• planning or saying out loud what they are going to write about
    • writing down ideas and/or key words, including new vocabulary
    • encapsulating what they want to say, sentence by sentence
  • make simple additions, revisions and corrections to their own writing by:
    • evaluating their writing with the teacher and other pupils
    • re-reading to check that their writing makes sense and that verbs to indicate time are used correctly and consistently, including verbs in the continuous form
    • proof-reading to check for errors in spelling, grammar and punctuation [for example, ends of sentences punctuated correctly]
  • read aloud what they have written with appropriate intonation to make the meaning clear

 

Vocabulary, Grammar and Punctuation

 

Pupils are taught to:

  • develop their understanding of the concepts set out in English Appendix 2 by:
    • learning how to use both familiar and new punctuation correctly (see English Appendix 2), including full stops, capital letters, exclamation marks, question marks, commas for lists and apostrophes for contracted forms and the possessive (singular)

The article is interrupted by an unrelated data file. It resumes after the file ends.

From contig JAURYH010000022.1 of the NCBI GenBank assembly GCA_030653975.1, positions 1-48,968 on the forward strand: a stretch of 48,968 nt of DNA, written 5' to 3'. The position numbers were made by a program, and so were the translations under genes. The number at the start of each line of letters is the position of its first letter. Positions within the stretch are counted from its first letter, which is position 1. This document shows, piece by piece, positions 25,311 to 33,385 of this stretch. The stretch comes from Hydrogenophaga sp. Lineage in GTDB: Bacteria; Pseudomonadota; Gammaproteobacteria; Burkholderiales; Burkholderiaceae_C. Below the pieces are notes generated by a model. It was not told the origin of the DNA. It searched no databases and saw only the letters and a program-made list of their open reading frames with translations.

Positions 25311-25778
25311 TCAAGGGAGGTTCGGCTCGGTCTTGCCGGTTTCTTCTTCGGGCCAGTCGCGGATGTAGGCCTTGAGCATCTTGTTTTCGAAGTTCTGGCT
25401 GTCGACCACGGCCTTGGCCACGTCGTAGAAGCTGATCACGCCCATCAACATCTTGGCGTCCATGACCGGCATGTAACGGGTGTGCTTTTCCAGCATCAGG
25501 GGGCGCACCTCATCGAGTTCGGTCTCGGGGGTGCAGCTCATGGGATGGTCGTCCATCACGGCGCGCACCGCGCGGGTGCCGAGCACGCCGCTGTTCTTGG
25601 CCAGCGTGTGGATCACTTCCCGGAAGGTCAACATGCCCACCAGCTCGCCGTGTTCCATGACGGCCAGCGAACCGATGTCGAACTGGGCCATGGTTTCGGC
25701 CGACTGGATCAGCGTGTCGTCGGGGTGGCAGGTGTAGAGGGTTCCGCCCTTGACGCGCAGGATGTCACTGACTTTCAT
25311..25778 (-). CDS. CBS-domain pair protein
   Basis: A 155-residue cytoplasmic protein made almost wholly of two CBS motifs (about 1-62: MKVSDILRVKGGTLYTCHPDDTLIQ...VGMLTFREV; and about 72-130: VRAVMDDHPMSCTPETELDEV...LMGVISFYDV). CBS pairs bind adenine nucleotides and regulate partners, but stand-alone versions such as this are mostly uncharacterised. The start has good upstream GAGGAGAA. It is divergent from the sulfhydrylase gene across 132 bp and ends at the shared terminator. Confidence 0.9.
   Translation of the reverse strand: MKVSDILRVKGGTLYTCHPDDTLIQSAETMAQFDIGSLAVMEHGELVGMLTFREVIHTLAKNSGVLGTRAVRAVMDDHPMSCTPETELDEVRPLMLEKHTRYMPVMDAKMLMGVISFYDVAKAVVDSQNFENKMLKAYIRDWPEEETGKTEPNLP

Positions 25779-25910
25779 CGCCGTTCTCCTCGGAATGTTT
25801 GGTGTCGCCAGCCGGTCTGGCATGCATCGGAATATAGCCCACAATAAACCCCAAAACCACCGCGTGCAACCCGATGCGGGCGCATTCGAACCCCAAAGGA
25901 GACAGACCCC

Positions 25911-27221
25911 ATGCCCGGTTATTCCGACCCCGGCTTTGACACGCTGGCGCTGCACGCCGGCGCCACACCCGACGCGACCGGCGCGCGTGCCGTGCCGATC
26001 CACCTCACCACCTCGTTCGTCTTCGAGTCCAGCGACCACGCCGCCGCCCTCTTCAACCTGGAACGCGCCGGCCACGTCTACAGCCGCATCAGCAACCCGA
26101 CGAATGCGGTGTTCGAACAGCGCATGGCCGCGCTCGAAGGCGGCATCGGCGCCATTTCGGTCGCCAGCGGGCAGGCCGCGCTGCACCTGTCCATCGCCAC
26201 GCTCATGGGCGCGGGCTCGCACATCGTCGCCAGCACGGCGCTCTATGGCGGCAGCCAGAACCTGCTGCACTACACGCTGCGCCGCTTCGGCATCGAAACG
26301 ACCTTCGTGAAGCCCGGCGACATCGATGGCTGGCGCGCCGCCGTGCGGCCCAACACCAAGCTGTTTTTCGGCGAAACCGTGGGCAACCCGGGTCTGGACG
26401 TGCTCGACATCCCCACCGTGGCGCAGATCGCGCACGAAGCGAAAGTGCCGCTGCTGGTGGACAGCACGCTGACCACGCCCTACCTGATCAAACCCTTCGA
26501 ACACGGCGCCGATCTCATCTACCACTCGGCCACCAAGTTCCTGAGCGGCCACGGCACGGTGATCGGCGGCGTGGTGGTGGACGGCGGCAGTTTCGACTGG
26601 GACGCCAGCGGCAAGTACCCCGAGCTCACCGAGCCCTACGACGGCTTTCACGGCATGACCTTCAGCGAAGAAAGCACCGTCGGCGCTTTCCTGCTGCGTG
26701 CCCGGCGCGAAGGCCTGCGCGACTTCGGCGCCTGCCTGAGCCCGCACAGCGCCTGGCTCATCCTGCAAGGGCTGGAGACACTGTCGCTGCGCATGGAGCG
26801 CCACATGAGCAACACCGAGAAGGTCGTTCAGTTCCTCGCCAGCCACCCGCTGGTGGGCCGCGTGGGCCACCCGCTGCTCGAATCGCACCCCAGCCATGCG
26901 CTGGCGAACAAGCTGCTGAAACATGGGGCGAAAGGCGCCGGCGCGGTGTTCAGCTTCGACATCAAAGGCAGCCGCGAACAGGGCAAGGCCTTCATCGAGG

• learn how to use:
    • sentences with different forms: statement, question, exclamation, command
    • expanded noun phrases to describe and specify [for example, the blue butterfly]
    • the present and past tenses correctly and consistently including the progressive form
    • subordination (using when, if, that, or because) and co-ordination (using or, and, or but)
    • the grammar for year 2 in English Appendix 2
    • some features of written Standard English
  • use and understand the grammatical terminology in English Appendix 2 in discussing their writing.


The Types of Texts to be Studied in Year 2

The children will read and produce pieces of writing inspired by a range of poetry, non-fiction and narrative texts including both modern and classic writing. These texts provide the context for the learning outlined above. During Year 2, the children will explore these genres and texts: